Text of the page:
Recent neuroimaging studies with quantitative magnetic resonance imaging (MRI) techniques reveal better understanding of the underlying neurobiology of the primary effects of HIV on the developing brain. Findings of Ackermann et al. show white matter abnormalities that indicate that CNS infiltration occurs at an early age among young children initiated on HAART under 3 months of age [21] . These abnormalities are much more subtle than the global cerebral atrophy and or basal ganglia calcifications which are more typically described in the context of children with HIV encephalopathy (HIVE) [22] . In addition, two recent studies have reported subtle white matter microstructural abnormalities [23] and neurochemical abnormalities [24] in relatively well older children. In particular, Hoare et al. reported an association between poor performance on tests of executive function and attention with reduced white matter integrity in the corpus callosum in “slow-progressor” children who were considered too well to require ART.

Methods such as those described above, which can detect more subtle changes in especially white matter integrity, may be key in the investigation of both the timing and natural history of neurological complications of HIV. However, despite this emerging literature, there remains a paucity of data from low and middle income countries (LMIC) where the utility of these investigations in a clinical context with high burden of disease, but limited resources and consequent different standards of care remains inadequately explored.

While substantial numbers of children have benefitted from antiretroviral treatment (ART), significant barriers to early ART initiation continue to exist, compared to adults infected with HIV. This places untreated children at risk, particularly of central nervous system (CNS) sequelae. HIV-1 invades the developing CNS earlier and with greater severity than observed in adults [7] - [14] . In addition, patients on ART, especially when initiated late, may remain vulnerable to the effects of HIV on the brain because the CNS may be a reservoir for persistent viral replication [16] .

In this study, we report the prevalence of HIVE among children with HIV at the University of Port Harcourt Teaching Hospital, mode of transmission of HIV and associated comorbidities.

2. Methodology

This was a retrospective study carried out from January to June 2017. The Research and Ethics Committee of the University of Port Harcourt Teaching Hospital (UPTH) gave approval for the study. The case notes of all HIV positive children who presented to the Consultant Paediatrics Clinic (CPC), Children Emergency Ward (CHEW) and Children Medical Wards (CHMW) of the University of Port Harcourt Teaching Hospital (UPTH) were retrieved. Children with the diagnosis of HIVE who met the diagnostic criteria for HIVE according to the Centre for Disease Control (CDC) definition were selected. CDC definition criteria for HIVE include at least one of the following criteria for at least 2 months in the absence of a concurrent illness: 1) failure to attain, plateau or loss of developmental milestones or loss of intellectual ability, 2) impaired brain growth or acquired microcephaly and/or 3) acquired symmetric motor deficit-which clinically manifest as paresis, pathological reflexes or gait disturbances [15] . The socio-demographic characteristics of the patients, mode of HIV transmission, CD4 count in the last six months, comorbidities and documented diagnostic criteria for HIVE were retrieved from the case notes. CD4 count was classified using the WHO criteria for immunosuppression while diagnosis for the comorbidities was made using standard diagnostic criteria. Obtained data was analyzed using Epi Info version 7.2 and presented as prose, tables and figures in simple proportions. Comparisms of subgroups carried out using the chi square test while statistical significance at 95% confidence interval were p value < 0.05.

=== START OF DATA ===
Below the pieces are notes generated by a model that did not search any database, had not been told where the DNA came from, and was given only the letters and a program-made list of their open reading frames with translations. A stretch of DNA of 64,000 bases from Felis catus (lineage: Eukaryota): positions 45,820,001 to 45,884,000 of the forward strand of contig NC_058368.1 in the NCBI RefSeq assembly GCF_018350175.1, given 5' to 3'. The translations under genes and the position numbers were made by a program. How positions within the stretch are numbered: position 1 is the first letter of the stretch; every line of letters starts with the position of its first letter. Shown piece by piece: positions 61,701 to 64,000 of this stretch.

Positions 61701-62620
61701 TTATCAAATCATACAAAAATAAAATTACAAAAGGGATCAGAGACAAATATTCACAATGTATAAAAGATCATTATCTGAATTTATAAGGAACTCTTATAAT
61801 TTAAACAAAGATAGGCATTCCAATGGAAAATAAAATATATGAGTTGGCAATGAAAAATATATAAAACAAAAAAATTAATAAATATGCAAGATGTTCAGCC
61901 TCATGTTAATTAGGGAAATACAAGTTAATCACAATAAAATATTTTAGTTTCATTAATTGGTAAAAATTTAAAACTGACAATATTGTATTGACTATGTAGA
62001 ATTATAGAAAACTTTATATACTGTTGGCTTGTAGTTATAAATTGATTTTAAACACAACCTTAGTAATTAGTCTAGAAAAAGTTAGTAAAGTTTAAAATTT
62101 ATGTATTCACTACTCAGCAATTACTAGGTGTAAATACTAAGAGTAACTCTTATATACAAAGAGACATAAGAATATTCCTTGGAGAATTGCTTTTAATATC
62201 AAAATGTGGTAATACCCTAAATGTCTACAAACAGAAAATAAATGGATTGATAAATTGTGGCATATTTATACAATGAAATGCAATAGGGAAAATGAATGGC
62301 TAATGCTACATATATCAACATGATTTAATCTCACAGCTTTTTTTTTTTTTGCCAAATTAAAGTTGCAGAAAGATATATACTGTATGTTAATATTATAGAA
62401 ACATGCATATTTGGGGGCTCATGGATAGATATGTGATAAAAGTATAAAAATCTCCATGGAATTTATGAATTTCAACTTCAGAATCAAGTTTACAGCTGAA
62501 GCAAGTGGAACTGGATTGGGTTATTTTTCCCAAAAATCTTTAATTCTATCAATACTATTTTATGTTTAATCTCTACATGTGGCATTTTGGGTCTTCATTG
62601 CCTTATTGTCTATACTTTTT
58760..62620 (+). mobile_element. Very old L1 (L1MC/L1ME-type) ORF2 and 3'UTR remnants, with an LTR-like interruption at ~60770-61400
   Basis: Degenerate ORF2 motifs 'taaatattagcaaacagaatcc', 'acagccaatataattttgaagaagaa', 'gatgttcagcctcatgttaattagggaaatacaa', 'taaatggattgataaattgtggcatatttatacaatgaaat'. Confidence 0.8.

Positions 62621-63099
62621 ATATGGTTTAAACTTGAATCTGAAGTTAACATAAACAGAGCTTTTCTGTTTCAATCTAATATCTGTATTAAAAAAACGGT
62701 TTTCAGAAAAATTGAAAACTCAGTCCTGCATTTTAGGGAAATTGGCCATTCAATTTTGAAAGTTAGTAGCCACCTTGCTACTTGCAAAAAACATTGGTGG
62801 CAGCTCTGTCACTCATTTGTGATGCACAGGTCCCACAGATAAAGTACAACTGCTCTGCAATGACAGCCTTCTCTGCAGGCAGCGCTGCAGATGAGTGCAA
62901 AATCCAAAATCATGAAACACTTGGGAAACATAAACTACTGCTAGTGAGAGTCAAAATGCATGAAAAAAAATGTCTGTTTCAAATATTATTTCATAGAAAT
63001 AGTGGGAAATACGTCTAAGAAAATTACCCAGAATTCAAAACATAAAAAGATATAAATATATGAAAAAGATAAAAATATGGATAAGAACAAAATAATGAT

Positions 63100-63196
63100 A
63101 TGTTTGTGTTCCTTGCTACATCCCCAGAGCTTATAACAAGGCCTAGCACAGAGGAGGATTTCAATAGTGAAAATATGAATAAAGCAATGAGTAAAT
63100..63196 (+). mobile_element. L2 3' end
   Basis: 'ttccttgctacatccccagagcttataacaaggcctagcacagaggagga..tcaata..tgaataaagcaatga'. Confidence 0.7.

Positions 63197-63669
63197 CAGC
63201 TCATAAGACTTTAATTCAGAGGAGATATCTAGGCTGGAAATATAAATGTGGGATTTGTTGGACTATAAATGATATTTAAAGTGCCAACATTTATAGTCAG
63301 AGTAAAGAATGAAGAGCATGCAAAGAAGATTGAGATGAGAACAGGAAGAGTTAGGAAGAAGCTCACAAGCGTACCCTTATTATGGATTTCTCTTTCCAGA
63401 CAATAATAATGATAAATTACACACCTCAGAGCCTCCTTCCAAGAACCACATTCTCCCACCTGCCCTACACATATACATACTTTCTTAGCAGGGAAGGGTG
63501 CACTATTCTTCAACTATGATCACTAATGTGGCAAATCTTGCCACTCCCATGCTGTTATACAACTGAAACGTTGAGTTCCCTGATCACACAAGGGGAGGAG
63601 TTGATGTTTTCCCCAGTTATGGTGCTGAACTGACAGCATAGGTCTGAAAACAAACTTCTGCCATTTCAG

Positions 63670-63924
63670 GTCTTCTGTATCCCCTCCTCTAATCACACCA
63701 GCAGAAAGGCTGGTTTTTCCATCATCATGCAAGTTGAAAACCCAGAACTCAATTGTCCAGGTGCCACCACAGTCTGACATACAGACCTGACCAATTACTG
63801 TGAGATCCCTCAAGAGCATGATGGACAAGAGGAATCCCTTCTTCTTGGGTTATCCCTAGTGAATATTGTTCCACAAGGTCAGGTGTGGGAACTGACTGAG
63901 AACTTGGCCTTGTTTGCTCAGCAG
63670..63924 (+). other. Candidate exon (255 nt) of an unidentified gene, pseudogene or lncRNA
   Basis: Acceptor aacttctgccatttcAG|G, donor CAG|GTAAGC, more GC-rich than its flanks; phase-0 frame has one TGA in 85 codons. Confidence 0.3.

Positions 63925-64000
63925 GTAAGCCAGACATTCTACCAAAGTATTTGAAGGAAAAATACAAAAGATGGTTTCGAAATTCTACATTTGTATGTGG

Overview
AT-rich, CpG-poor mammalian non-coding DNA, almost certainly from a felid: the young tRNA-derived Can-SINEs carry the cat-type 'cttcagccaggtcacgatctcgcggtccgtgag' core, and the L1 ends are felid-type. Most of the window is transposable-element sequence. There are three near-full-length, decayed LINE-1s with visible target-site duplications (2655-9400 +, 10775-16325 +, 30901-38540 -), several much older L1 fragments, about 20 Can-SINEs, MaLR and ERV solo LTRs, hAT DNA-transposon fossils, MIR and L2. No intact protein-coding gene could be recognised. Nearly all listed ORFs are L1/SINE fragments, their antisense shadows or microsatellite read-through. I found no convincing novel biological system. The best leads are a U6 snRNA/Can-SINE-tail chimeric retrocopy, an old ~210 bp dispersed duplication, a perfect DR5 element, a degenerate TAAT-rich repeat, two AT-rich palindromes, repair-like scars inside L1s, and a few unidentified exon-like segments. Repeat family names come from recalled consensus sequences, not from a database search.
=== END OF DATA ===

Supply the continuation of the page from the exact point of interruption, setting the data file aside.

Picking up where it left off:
3. Results

A total of thirty five out of the 196 HIV positive children presenting to the hospital were diagnosed to have HIV encephalopathy (HIVE) giving a prevalence rate of 17.9%. Of these 35 children, 18 were males and 17, females giving a male to female ratio of 1:1. The ages of the children ranged from 1.3 to 14 years with a mean age of 5.7 ± 3.1 years. The mean age for the males was 6.4 ± 3.2 years and 5.0 ± 2.8 years for the females. There was no statistically significant difference observed between the sexes (t = 1.35, p = 0.187). Table 1 shows the ethnicity of the study group. The Ijaw [15 (42.9%)] and Ibo [12 (34.3%] tribes were most represented. Thirty (85.7%) of the patients with HIVE were on HAART at diagnosis. The mean age at diagnosis of HIV was 3.2 ± 3.1 years and the mean age at diagnosis of HIV encephalopathy was 3.4 ± 3.2 years. The documented route of transmission for all the subjects was mother-to-child-transmission (MTCT). Seventy five percent of the children were breastfed from birth and at 6months all the mothers had discontinued breastfeeding. Figure 1 shows the various co-morbidities found in the study subjects. Tuberculosis was the most prevalent co-morbidity occurring among the patients. The mean CD4 count was 1053 ± 630 cells/ml. Only thirty one (88.6%) of the patients with HIVE had documented CD4 counts in the previous six Months, of these, only 4 (13%) had severe Immunosuppression as shown in Figure 2. Table 2 shows the various criteria for